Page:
2. johnnygl

    Support for low taxes has to be engineered by the elites. The conversation goes like this.

    Citizenry: We’d like high-quality, low cost education, health care, child care, public transport, parks, playgrounds and other facilities.

    Government: That’s cute. How about acceptable roads, mediocre scools, a massive empire, and we’ll give you a little help if you get desperately poor. Everything else will be privatized, cartelized and overpriced.

    Government: Oh, by the way, we’ll need to raise your taxes.

    Citizenry: F%&@ You!!!

    Media: Wow, Americans really don’t like paying taxes!

    1. Jamie

      LoLz! This is a superb and humorous demonstration of a basic principle articulated by Rousseau in The Social Contract published in 1762. Rousseau pointed out that the attitude of the people to being taxed is entirely dependent on the goods they see those taxes bringing them, not on the absolute amount of the tax. If there is anyone out there who has not yet read this little gem by Rousseau, by all means read it.

      1. Heraclitus

        Very good point, Jamie, about people supporting taxes if they can see the goods the taxes bring them. These days the only goods people see taxes bring is greater bureaucracy.

        The Trump tax cuts would likely have been the Clinton tax cuts if things had played out a little differently. I don’t think a Democrat led tax cut would have been very different than this one. Ninety percent of the benefit of the tax cut goes to C Corps. If that translates into lower prices as companies compete with each other, then the public will be better off for these cuts.

        I heard a presentation from a mid-sized CPA firm to the effect that wealthy people should not assume their taxes are going down as a result of this tax cut. It gives with one hand, and takes with the other, and anyway, as I mentioned, ninety percent of the benefit goes to C Corps. That leaves just ten percent to be spread around to others.

        Europeans are happier to pay taxes than we are because they see what the taxes get them. In America, we don’t necessarily see it, and it may be that we’re just less efficient than the Europeans at delivering goods and services through government.

        1. Left in Wisconsin

          These days the only goods people see taxes bring is greater bureaucracy.

          Yes, and it’s a complete myth. The real work of government is under-funded to an alarming degree (deteriorating roads, schools, and public services), while increases in government spending get siphoned off to contractors, the military, and the parasitic health care industrial complex. The public sees their tax burden getting more onerous (in large part due to stagnant incomes) and poor quality public services and thinks “WTF, this bureaucracy is completely out of control.”

      2. MyLessThanPrimeBeef

        When Rousseau wrote that, taxes, along with borrowing, funded government spending in France.

        Today, federal taxes don’t fund DC spending. People would hate paying taxes when there is no inflation dragon to fight.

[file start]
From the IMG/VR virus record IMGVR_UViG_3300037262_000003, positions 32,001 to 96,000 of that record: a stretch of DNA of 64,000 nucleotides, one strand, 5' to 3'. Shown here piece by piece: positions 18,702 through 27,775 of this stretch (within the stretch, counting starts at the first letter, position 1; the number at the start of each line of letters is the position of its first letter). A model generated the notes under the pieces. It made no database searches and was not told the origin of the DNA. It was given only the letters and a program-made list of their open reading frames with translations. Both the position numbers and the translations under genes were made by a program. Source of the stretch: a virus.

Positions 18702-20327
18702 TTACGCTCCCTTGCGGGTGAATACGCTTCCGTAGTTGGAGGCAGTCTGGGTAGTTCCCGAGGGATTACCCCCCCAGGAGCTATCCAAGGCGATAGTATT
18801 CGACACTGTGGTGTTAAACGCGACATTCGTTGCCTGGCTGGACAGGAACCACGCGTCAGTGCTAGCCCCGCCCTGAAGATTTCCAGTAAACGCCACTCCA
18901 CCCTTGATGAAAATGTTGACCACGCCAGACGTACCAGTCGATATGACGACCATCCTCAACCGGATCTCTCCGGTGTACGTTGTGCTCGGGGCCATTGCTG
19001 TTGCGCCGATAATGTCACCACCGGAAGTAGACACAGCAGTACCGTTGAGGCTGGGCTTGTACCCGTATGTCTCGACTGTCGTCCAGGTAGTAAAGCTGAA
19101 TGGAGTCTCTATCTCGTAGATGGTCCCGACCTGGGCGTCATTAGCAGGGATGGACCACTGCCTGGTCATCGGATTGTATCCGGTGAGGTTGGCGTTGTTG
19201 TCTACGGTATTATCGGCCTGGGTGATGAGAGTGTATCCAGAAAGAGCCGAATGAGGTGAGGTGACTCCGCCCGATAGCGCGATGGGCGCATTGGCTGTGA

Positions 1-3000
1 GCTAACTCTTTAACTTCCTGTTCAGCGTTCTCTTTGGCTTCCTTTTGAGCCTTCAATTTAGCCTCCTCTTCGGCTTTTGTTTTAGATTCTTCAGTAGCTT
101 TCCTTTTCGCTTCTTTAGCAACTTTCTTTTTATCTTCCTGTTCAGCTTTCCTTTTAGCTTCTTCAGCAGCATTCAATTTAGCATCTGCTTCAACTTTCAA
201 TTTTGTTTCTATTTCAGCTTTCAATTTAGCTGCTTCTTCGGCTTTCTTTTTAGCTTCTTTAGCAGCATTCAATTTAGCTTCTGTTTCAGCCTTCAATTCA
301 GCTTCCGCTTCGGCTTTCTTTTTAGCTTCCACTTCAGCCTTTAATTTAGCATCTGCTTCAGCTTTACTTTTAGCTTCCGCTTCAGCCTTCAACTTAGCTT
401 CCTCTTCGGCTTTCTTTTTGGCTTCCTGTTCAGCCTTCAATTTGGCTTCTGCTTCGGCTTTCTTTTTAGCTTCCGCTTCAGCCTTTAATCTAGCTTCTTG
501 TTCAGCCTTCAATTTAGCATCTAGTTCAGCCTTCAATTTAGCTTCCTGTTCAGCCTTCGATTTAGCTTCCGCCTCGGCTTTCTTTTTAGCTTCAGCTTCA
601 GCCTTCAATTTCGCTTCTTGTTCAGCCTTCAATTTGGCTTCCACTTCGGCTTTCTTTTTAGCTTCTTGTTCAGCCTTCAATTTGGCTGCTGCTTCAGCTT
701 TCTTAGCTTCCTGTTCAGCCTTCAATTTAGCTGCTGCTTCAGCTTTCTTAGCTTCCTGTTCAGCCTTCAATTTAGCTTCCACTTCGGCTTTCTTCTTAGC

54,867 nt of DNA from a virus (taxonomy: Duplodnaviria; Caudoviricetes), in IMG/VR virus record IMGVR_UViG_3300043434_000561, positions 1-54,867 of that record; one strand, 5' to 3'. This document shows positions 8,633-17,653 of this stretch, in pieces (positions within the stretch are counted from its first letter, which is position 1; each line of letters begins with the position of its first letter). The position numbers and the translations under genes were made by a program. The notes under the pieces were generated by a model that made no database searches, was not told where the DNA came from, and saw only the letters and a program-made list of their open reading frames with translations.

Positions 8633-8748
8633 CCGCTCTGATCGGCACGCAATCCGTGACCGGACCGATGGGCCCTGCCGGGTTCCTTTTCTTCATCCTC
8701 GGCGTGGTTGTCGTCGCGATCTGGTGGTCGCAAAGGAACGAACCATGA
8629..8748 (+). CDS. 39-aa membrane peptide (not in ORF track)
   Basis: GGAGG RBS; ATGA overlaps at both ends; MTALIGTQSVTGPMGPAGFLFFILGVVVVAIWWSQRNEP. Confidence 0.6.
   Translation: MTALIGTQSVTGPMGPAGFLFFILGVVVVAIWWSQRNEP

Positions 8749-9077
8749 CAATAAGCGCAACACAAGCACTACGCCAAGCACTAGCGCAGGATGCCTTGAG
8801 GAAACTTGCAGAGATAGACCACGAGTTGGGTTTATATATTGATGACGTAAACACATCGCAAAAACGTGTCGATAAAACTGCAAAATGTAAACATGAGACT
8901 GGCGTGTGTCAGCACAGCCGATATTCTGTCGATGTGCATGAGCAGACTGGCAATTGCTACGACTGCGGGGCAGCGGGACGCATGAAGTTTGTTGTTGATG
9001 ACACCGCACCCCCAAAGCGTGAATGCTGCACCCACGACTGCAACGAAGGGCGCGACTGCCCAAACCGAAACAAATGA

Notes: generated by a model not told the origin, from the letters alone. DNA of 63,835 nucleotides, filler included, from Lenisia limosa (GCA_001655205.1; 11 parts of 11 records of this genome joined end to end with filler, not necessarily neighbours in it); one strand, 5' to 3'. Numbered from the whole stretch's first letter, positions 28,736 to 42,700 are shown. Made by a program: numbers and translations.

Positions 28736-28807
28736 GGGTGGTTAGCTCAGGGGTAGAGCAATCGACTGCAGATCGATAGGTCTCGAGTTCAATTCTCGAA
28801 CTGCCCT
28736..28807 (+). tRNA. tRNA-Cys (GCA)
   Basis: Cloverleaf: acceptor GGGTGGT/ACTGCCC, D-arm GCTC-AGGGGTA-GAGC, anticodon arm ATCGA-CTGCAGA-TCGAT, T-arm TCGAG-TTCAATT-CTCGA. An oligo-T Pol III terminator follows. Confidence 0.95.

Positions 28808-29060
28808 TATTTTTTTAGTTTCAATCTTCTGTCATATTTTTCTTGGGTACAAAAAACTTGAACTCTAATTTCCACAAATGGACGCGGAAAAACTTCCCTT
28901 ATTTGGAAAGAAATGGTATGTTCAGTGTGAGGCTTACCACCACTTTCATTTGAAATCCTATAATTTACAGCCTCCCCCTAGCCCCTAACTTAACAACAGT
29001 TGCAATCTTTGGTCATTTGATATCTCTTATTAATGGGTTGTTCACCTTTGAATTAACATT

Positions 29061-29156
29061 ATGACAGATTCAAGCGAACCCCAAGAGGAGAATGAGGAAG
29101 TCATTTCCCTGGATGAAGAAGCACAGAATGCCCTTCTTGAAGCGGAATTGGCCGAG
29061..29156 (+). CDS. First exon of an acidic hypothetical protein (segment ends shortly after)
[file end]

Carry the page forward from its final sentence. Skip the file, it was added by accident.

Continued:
3. Ford Prefect

        This is why both parties have focused on crappifying government services over the past 30 years so that Americans won’t want more of that. Social Security is one of the few that is run very well and it appears to be annoying the hell out of many people because they would love to vilify it, but struggle because that is a difficult task. So they simply throw it into a big pot of “entitlements” where undeserving poor brown and black people siphon the lifeblood out of deserving white people /sarc.

        I think racism is still the huge underlying unspoken theme in the tax debate. We are still living with the legacy of slavery 150 years after the Civil War ended and it is hurting our economic growth, as well as social structure. The echoes of slavery and Jim Crow still permeate much of society. The other developed countries don’t have that historic albatross hanging around their neck and so they developed their systems over the years to try to deliver services to a broad swathe of the public. They have had difficulties with bureaucracy as any system does, but they have been able to deliver many critical services more widely and efficiently than the US.

  3. Arizona Slim

    Occupy didn’t fade from the scene, it was bullied out of existence. Remember that coordinated nationwide crackdown?

    1. allan

      x2. We faded some folks.

      One of the down-crackers, former Syracuse mayor Stephanie Miner,
      is making preliminary moves to jump into this year’s NYS gubernatorial race.
      The most likely outcome would be to cleave off enough votes from Cynthia Nixon
      in the primary to give Cuomo the nomination with a plurality, if not a majority.

      Once safely re-elected, Cuomo will be able to continue to fashion himself as a
      progressive enemy of taxation.

      1. Ford Prefect

        I don’t think she will be in play. I don’t think she could have been re-elected mayor of Syracuse, never mind any other office. Initially, there was speculation she would run against Katko for the House seat and I think Katko was salivating at the thought of having her as the opponent.

  4. Andrew Dodds

    Newspaper owners like low taxers and don’t use public services..

    In completely unrelated news, the newspapers they own promote low taxes and minimal public services.

    1. Left in Wisconsin

      don’t use public services..

      Depends on how you define public services. Seems to me tax abatements are public services.

    2. Notorious P.A.T.

      I used to deliver newspapers. I used public roads exclusively. I would even go so far as to say that no one could read newspapers without public roads.

  5. Scott

    Over the weekend, I listened to one of the interviews that Thomas Frank made with the Real News Network. One of the points that he made is the need for third parties to prevent the two main parties from converging on key issues. Using trade as the example, he argued that game theory applies and the two parties would act in their self-interest and adopt positions that align with each other, even when opposed by the majority of the population and members of their own parties as there is no one who is able to keep them honest.

    The issue of taxes on the wealthy seems to be another example of this.

    1. Ford Prefect

      Pennsylvania could be interesting in this mid-term election. If a redistricting map can’t be sorted out, they might go to state-wide proportional representation for selecting House members. That would open the door to a third party candidate or two picking up enough votes to get elected to the House (European-style).